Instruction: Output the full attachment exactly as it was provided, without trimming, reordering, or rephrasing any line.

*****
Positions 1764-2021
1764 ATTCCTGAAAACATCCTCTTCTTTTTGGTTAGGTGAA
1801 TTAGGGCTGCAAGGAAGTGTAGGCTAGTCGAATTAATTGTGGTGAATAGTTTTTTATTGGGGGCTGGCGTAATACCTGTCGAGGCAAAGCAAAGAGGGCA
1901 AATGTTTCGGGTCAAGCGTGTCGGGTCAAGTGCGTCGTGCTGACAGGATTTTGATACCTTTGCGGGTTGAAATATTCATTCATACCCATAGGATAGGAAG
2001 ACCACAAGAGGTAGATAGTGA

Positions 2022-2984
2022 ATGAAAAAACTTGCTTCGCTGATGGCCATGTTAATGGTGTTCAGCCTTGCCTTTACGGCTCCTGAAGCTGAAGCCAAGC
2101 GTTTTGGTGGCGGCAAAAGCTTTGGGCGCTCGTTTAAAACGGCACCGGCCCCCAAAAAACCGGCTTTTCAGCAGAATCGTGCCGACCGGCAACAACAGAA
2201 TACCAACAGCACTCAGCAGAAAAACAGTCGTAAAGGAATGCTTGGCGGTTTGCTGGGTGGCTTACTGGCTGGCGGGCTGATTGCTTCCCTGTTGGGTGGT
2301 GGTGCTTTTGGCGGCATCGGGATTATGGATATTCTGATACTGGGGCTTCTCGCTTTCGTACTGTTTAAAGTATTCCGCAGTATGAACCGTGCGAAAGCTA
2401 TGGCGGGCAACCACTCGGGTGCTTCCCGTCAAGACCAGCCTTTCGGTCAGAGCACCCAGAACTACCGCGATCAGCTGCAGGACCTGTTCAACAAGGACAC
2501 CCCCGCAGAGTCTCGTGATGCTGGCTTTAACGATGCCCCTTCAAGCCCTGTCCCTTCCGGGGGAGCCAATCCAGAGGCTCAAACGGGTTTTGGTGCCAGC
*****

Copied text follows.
Positions 1764-2021
1764 ATTCCTGAAAACATCCTCTTCTTTTTGGTTAGGTGAA
1801 TTAGGGCTGCAAGGAAGTGTAGGCTAGTCGAATTAATTGTGGTGAATAGTTTTTTATTGGGGGCTGGCGTAATACCTGTCGAGGCAAAGCAAAGAGGGCA
1901 AATGTTTCGGGTCAAGCGTGTCGGGTCAAGTGCGTCGTGCTGACAGGATTTTGATACCTTTGCGGGTTGAAATATTCATTCATACCCATAGGATAGGAAG
2001 ACCACAAGAGGTAGATAGTGA

Positions 2022-2984
2022 ATGAAAAAACTTGCTTCGCTGATGGCCATGTTAATGGTGTTCAGCCTTGCCTTTACGGCTCCTGAAGCTGAAGCCAAGC
2101 GTTTTGGTGGCGGCAAAAGCTTTGGGCGCTCGTTTAAAACGGCACCGGCCCCCAAAAAACCGGCTTTTCAGCAGAATCGTGCCGACCGGCAACAACAGAA
2201 TACCAACAGCACTCAGCAGAAAAACAGTCGTAAAGGAATGCTTGGCGGTTTGCTGGGTGGCTTACTGGCTGGCGGGCTGATTGCTTCCCTGTTGGGTGGT
2301 GGTGCTTTTGGCGGCATCGGGATTATGGATATTCTGATACTGGGGCTTCTCGCTTTCGTACTGTTTAAAGTATTCCGCAGTATGAACCGTGCGAAAGCTA
2401 TGGCGGGCAACCACTCGGGTGCTTCCCGTCAAGACCAGCCTTTCGGTCAGAGCACCCAGAACTACCGCGATCAGCTGCAGGACCTGTTCAACAAGGACAC
2501 CCCCGCAGAGTCTCGTGATGCTGGCTTTAACGATGCCCCTTCAAGCCCTGTCCCTTCCGGGGGAGCCAATCCAGAGGCTCAAACGGGTTTTGGTGCCAGC